- UNDERWATER SOUND 
106(1999); http://dx.doi.org/10.1121/1.428080View Description Hide Description
The robustness of a ray travel-time approach is studied using simulated data in both shallow waters and Arctic oceans.Effects of travel-time measurement error, sound speed profile mismatch, and source/array parameters mismatch on the solution accuracy are quantified. The approach is then employed to analyze the data generated by the first two SUS shots in the ICESHELF-89 experiment. Source location, array depth, array tilting angle, sound speed profile, and bathymetry are characterized.
Application of waveguide invariants to analysis of spectrograms from shallow water environments that vary in range and azimuth106(1999); http://dx.doi.org/10.1121/1.428124View Description Hide Description
The waveguide invariant summarizes in a single scalar parameter the dispersive propagation characteristics for a given environment. In this paper, an expression is derived for the invariant in shallow water environments where the bottom bathymetry varies with range and azimuth. It then is applied to the interpretation of broadband, single-element spectrograms collected during SWellEx-3, a shallow water acoustics experiment off the coast of San Diego. The unusual behavior of the interference patterns seen in the spectrograms from this experiment during the transmission of a 75–150-Hz pseudo-random noise sequence by a source towed over range-varying bottom bathymetry is well matched by the model predictions.
Analysis of high-frequency acoustic scattering data measured in the shallow waters of the Florida Strait106(1999); http://dx.doi.org/10.1121/1.428081View Description Hide Description
Experiments were conducted in the Florida Strait region of the United States in July 1995 to investigate the contribution of sediment volume scattering to measured acoustic backscatter levels at frequencies of 7.5 and 15 kHz. Five sites were analyzed for bottom backscattering level in the radial and azimuthal directions. Sediment geophysical parameters were established by a cross-well tomographic measurement and used as inputs for modeling. Both sediment volume and rough interfacescattering models were utilized in analyzing the data. Comparison of model predictions with measured data showed that for grazing angles, at the water–sediment interface, from the critical angle to approximately 60 degrees, volume scattering dominated. For angles greater than approximately 60 degrees, surface roughness scattering consistently dominated. In geographic areas where the interface sound speed ratio exceeded one, roughness scattering controled the backscattered level for grazing angles less than the critical angle. Inversion of the measured acoustic backscatter data was performed using a genetic algorithm optimization developed for use with the volume scattering model. Inversion results were found to agree well with measured data and measured environmental parameters that describe the scattering volume.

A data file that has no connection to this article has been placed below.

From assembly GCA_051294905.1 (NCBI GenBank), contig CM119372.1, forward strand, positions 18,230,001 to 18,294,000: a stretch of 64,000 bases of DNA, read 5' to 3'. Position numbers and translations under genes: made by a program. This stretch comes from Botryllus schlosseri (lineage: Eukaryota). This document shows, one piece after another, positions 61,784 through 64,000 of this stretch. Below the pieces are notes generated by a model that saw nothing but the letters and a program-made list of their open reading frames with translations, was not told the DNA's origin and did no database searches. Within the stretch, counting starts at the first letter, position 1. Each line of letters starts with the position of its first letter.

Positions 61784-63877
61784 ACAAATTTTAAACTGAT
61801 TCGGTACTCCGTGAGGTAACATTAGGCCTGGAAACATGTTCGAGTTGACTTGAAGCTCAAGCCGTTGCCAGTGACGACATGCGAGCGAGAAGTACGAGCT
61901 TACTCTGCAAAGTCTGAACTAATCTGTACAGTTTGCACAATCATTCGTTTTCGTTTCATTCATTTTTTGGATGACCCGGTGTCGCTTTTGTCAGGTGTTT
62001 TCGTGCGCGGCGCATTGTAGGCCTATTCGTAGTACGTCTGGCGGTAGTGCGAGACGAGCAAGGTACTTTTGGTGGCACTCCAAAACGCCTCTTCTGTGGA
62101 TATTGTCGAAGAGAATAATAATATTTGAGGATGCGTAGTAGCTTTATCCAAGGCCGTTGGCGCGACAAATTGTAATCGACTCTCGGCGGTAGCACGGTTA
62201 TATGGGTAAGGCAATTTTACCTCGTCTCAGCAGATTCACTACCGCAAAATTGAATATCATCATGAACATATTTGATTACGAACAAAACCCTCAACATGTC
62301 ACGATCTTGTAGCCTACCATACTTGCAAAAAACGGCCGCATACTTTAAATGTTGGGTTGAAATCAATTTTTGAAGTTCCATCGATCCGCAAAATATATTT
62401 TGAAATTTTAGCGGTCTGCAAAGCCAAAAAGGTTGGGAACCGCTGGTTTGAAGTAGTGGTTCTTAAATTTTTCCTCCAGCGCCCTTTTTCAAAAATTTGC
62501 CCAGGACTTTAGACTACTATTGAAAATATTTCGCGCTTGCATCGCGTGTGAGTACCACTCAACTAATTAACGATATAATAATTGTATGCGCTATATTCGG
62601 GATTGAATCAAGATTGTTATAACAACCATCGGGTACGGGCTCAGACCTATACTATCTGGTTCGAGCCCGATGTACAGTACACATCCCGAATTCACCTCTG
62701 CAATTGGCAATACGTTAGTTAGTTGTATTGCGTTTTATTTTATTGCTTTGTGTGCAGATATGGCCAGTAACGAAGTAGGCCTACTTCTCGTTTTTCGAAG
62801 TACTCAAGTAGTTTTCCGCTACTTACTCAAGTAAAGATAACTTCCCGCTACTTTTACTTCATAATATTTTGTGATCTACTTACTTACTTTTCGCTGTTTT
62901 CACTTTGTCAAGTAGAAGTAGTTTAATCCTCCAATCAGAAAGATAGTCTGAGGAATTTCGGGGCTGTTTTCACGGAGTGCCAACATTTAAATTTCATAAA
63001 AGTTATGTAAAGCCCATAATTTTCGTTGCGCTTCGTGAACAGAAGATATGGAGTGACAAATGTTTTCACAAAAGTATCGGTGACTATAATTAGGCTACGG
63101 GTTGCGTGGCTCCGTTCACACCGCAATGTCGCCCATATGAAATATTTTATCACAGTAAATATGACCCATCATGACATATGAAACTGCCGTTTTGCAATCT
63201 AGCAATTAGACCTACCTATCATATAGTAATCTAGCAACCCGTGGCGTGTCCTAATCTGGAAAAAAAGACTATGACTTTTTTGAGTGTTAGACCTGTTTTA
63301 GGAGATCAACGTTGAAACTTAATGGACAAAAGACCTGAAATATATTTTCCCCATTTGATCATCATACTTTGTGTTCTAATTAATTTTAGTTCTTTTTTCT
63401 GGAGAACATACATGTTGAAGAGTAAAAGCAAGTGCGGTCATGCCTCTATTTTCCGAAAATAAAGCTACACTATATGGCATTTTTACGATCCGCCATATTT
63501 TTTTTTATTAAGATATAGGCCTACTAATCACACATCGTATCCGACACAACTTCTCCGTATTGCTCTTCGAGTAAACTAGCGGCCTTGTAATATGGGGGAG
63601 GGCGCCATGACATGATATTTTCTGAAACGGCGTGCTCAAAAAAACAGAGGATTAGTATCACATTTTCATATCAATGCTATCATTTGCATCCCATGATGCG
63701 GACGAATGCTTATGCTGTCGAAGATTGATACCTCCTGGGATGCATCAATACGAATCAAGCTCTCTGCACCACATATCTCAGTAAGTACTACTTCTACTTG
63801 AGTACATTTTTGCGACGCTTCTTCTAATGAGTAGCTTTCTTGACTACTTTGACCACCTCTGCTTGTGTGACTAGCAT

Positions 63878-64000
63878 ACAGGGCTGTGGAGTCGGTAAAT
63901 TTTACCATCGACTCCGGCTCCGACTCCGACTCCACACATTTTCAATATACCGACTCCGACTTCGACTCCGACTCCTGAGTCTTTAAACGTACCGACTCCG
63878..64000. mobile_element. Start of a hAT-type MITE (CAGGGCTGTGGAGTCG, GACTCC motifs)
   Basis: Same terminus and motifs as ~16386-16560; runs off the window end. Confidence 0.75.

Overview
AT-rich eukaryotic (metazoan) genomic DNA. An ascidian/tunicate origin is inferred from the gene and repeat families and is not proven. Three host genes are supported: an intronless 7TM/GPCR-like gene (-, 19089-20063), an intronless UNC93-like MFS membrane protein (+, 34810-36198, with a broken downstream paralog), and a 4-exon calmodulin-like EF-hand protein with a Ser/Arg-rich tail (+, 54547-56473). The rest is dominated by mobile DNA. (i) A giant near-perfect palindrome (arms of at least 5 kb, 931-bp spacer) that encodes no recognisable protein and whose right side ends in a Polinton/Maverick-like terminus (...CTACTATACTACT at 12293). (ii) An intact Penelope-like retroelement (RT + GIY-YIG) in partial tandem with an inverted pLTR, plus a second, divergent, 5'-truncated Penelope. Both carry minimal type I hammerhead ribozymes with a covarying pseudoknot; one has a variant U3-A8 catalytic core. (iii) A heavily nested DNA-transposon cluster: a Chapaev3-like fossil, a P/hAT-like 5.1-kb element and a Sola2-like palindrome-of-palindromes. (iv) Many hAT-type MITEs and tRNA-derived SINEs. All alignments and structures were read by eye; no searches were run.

106(1999); http://dx.doi.org/10.1121/1.428082View Description Hide Description
The application of a prototype 12-kHz sidescan sonar suitable for horizontal imaging of fish distributions is described. The sonar consisted of a 40-element (20λ) array transmitting a sweep with correlation processing of the received echoes. Observations are reported for two different implementations: (i) a configuration in which the sonar was towed at ∼35 m in water of depth 60–220 m in the southern Strait of Georgia, British Columbia, where the primary target was sockeye salmon, and (ii) a bottom-mounted deployment in a shallow (10–14 m) channel near Copenhagen, Denmark, where herring were present. In the Strait of Georgia, discrete fish targets were detected with up to 25-dB signal-to-reverberation ratio at ranges from 1 to 7 km. In the shallow Danish waters, herring schools were detected at ranges up to 1.2 km. In each case an acoustic propagationanalysis identifies the useful detectioncharacteristics. In the Strait of Georgia the signal is confined to a subsurface sound channel, requiring additional knowledge of vertical distributions of salmon in order to make abundance estimates. In contrast, fish detectability is nearly depth independent in the shallow Danish waters. In the Danish deployment the sonar could be swept in azimuth, providing a sequence of sector images that reveals the changing shape and movement of herring schools. These preliminary results provide an indication of the potential value and limitations of intermediate range sidescan surveys for fish stock assessment.